Type: Posts; User: Pensacola Tiger
Having used both a Fujiwara FKM and a CarboNEXT, I'd say that they were very similar in performance. The CarboNEXT does have somewhat better edge retention, and that could be significant when using...
I'm curious to know where you read about edge retention of the Fujiwara FKM. Is it from a knowledgeable source, or just someone "shooting from the hip"?
Thinning is done by placing the blade flat...
Good call. In this increasingly litigious society, and given her attitude, she'd be apt to hire a hungry lawyer and you'd might well have been on the wrong side of a lawsuit.
Dave didn't (or couldn't) mention it, but the JKS 3000 might be what you are looking for:
You can also try...
If you have the budget, get the three-stone "core" set of Beston 500, Bester 1200 and Suehiro Rika 5000:
The trailing edge technique is recommended by several members. There is no downside to it, except for those who have long experience with edge leading, and would need time to relearn edge trailing....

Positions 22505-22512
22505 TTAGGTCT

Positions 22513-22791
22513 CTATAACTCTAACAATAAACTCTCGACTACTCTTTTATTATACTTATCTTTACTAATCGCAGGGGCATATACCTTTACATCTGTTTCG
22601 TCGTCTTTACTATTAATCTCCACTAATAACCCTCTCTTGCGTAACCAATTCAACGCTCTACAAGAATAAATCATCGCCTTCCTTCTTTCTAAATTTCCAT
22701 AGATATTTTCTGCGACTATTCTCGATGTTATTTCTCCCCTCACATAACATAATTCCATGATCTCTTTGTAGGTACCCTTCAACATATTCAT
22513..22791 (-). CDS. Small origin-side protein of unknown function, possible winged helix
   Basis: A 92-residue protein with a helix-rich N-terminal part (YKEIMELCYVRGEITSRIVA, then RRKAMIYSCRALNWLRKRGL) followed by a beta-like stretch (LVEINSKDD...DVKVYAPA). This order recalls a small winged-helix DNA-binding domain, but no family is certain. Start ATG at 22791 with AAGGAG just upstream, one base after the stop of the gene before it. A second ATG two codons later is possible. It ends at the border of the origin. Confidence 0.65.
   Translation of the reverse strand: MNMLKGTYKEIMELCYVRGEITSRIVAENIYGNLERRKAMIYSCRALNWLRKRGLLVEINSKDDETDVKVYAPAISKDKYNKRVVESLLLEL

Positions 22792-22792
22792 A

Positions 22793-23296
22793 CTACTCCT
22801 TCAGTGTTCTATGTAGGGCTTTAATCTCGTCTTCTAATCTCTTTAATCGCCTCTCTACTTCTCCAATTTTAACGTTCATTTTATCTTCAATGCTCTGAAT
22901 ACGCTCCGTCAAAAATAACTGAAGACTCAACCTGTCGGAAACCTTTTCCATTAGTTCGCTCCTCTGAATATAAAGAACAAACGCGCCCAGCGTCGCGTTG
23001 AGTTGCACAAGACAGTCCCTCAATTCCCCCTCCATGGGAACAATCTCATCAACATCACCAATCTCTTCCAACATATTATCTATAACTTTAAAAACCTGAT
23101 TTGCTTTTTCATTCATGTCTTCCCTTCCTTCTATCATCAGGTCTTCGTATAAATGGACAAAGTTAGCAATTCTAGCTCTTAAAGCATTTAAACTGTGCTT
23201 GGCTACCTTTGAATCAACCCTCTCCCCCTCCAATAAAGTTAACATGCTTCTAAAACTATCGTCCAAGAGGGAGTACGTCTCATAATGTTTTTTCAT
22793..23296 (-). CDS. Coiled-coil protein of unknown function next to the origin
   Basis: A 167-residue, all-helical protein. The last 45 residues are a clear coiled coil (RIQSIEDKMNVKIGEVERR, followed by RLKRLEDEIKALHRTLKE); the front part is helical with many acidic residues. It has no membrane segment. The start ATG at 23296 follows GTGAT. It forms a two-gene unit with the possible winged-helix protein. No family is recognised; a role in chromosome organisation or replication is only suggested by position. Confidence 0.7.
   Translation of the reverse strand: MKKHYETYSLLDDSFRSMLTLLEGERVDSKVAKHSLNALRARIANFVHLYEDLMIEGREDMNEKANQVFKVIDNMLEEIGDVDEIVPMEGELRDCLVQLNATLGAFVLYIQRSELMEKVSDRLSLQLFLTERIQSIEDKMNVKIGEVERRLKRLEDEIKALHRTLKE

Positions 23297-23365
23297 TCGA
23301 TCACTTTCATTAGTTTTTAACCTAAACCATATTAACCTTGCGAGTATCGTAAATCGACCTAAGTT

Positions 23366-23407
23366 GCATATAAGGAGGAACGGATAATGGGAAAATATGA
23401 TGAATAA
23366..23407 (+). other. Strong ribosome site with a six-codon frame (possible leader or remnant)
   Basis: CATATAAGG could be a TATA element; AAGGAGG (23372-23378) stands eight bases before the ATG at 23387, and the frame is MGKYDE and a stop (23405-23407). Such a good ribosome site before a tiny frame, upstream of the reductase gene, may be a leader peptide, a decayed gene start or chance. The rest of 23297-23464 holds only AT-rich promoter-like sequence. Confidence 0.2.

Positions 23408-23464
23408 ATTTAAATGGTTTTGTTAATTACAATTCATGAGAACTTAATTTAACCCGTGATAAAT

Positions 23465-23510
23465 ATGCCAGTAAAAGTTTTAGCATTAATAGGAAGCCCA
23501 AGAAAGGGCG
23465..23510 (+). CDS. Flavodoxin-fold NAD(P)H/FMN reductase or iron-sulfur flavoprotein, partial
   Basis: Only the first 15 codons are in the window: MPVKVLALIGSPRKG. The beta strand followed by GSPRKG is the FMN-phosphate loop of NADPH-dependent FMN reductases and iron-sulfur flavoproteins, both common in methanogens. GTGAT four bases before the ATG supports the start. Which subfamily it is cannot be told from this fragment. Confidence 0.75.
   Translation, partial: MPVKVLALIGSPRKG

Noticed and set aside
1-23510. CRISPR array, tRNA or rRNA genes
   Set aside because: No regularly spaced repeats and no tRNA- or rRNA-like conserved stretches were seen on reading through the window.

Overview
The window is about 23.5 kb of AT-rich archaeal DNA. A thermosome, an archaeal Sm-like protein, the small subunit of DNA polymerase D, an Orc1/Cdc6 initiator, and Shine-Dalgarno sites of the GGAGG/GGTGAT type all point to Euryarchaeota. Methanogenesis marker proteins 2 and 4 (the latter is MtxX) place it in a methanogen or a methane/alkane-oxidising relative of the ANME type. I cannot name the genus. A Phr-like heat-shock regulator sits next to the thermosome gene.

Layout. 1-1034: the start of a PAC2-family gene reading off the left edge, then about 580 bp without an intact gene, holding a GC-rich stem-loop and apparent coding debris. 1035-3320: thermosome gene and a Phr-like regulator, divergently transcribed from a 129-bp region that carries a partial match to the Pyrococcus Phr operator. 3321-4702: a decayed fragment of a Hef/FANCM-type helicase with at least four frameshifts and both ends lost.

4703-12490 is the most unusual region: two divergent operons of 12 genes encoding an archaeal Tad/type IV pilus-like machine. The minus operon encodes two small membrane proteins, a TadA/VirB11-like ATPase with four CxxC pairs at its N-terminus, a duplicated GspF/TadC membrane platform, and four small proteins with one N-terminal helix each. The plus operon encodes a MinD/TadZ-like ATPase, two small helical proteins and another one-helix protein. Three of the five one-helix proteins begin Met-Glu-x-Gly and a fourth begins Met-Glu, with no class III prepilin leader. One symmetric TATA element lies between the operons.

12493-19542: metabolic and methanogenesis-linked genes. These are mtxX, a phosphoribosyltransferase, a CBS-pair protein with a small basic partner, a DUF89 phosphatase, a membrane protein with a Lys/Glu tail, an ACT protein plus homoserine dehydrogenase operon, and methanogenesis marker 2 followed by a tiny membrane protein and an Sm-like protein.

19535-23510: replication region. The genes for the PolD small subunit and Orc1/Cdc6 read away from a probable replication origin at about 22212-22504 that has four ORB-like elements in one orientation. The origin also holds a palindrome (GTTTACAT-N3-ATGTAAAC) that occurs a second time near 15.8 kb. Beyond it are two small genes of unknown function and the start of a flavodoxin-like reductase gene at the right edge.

This is not correct. If the edge "digs in", it is due to poor technique, not anything peculiar to waterstones. It is quite possible to "dig in" to an Arkansas stone.
Dave, there's a thread on Blade Forums about 1095 Cro Van which may answer your questions:
Beeswax adds some water repellency to the board.
Goo Gone works well on sticker residue, and doesn't evaporate as quickly as acetone or nail polish remover (which is acetone based).
Victorinox, but the 10" length (same price):
I've had this KitchenAid for over a year and am well pleased by it.
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Search for "Devin Thomas ITK 270 Gyuto"
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Setting a new bevel.
The KitchenAid ProLine is great for both Aeropress and Chemex. I've used mine daily for over six years and it's still going strong.
Good to hear that. How do you like the knife?
Sayas for knives like Heiji and Shigefusa are tight in one spot - the emoto (neck) right before the ferrule. There is little contact of the blade inside the cavity, therefore no scratching. Heiji's...
I suggest that you just let it be, and not sand it at all. It is a friction fit saya, and will loosen up in time. Removing material when it is new will result in a sloppy fit down the line.
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If that doesn't work, try bourbon and soda until the stain doesn't bother you anymore.
These stones have become my go to for most all of my sharpening that doesn't require thinning or creating a kasumi finish. They don't require thinning, and a quick spray of water is all that's...